The expression change of shattering-related genes regulated by qSH1JCQ was confirmed in our further study. The significant decrease of qSH1 expression was observed in IR26 when the qSH1JCQ introgressed (NIL) in this study, especially at the middle development stage when the abscission layer formation. Recently, a genetic model proposed that the both qSH1 and SH5 positively affect Sh4 and SHAT1 gene expression (Zhou et al., 2012; Yoon et al., 2014). The interactions between the qSH1JCQ with other shattering related genes (OsCPL1, Sh4, SH5, and SHAT1) were therefore also analyzed in this study. The qSH1JCQ can significantly decrease the expression of OsCPL1, Sh4, SH5, and SHAT1 especially at the middle development stage. However, we found that the expression of Sh4 and SHAT1 was relatively lower, indicating they might play minor roles on shattering in this study. Additionally, the low OsCPL1 expression observed in NIL at the middle development stage is a challenge that OsCPL1 represses the development of abscission zone (Ji et al., 2010). More experiments should be performed to examine the interactions between qSH1JCQ and other shattering related genes and to further decipher the genetic network underlying seed shattering in rice (Nunes et al., 2014).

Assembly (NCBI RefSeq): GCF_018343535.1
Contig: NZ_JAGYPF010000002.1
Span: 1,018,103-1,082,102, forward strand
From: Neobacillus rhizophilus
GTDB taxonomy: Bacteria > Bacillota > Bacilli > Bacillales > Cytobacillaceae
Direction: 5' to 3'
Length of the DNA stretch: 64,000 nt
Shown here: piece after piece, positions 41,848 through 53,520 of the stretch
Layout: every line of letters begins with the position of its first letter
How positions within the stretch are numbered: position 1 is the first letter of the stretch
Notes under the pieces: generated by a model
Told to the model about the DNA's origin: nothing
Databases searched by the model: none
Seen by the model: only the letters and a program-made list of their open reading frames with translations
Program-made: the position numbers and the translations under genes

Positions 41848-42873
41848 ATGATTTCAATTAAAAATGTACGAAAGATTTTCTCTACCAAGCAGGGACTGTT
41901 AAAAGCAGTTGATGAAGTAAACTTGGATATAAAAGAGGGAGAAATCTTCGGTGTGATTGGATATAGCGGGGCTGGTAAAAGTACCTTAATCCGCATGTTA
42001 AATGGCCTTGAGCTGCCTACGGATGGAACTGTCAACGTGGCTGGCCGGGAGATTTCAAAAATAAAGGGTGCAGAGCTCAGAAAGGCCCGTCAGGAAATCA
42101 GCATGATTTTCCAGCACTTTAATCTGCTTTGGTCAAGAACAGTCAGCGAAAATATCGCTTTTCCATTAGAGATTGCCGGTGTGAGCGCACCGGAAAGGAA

It is important to balance nonshattering and threshing traits in rice production. The advantage is to allow the harvest of mature grains at once without considerable grain loss (Zhang et al., 2009). The ideal shattering levels of rice might depend on the harvest method being used. To our knowledge, the middle level of shattering, for example, 100 to 200 gf, might be the ideal ranges of shattering for rice production. To perform MAS efficiently within breeding programs, it is important to identify genes for shattering that can serve as markers (Kwon et al., 2015). In this study, the introgression of qSH1JCQ into indica IR26 would reduce the shattering degree with desirable agronomic traits. The Jiucaiqing allele of qSH1JCQ may provide opportunities for rice breeders to reduce the indica shattering by MAS.

Supplemental Information Available

Supplemental information is available with the online version of this manuscript.

Acknowledgments

This work was supported by the National Natural Science Foundation of China (Grant No. 31271806), the Natural Science Foundation of Jiangsu Province (Grant No. BK20150675; BK20161451), the Fundamental Research Funds for the Central Universities (Grant No. KYZ201402; KYZ201505), and the Special Fund for Agro-scientific Research in the Public Interest (Grant No. 201203052).

 

References